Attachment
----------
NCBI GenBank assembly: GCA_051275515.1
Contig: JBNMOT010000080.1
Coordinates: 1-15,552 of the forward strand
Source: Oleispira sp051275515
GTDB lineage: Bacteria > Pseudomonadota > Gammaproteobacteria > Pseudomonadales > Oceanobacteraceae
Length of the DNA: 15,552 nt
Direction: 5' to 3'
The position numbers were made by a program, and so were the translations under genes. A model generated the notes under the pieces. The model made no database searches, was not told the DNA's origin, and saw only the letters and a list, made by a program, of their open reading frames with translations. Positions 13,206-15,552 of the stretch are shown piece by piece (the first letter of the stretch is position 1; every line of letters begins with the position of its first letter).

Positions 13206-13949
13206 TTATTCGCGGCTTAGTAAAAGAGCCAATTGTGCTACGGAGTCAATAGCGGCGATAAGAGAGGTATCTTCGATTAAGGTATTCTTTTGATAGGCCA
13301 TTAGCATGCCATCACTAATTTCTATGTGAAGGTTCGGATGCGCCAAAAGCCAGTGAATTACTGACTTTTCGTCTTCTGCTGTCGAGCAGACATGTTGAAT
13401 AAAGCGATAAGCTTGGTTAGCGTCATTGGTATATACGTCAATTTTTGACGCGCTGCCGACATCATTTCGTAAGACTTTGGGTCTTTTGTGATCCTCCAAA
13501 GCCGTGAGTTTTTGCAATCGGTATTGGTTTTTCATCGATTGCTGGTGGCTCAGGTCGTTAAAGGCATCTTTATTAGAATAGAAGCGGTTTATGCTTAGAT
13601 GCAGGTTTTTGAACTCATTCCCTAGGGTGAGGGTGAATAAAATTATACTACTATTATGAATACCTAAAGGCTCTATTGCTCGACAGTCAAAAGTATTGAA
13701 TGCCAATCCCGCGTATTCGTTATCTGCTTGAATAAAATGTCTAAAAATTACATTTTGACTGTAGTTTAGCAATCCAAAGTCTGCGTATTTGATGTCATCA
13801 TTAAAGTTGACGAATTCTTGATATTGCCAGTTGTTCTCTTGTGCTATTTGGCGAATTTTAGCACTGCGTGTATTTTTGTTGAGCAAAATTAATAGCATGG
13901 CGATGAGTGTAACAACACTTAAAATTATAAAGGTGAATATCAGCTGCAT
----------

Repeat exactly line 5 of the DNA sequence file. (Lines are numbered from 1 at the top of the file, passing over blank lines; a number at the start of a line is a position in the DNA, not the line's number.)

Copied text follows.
GTDB lineage: Bacteria > Pseudomonadota > Gammaproteobacteria > Pseudomonadales > Oceanobacteraceae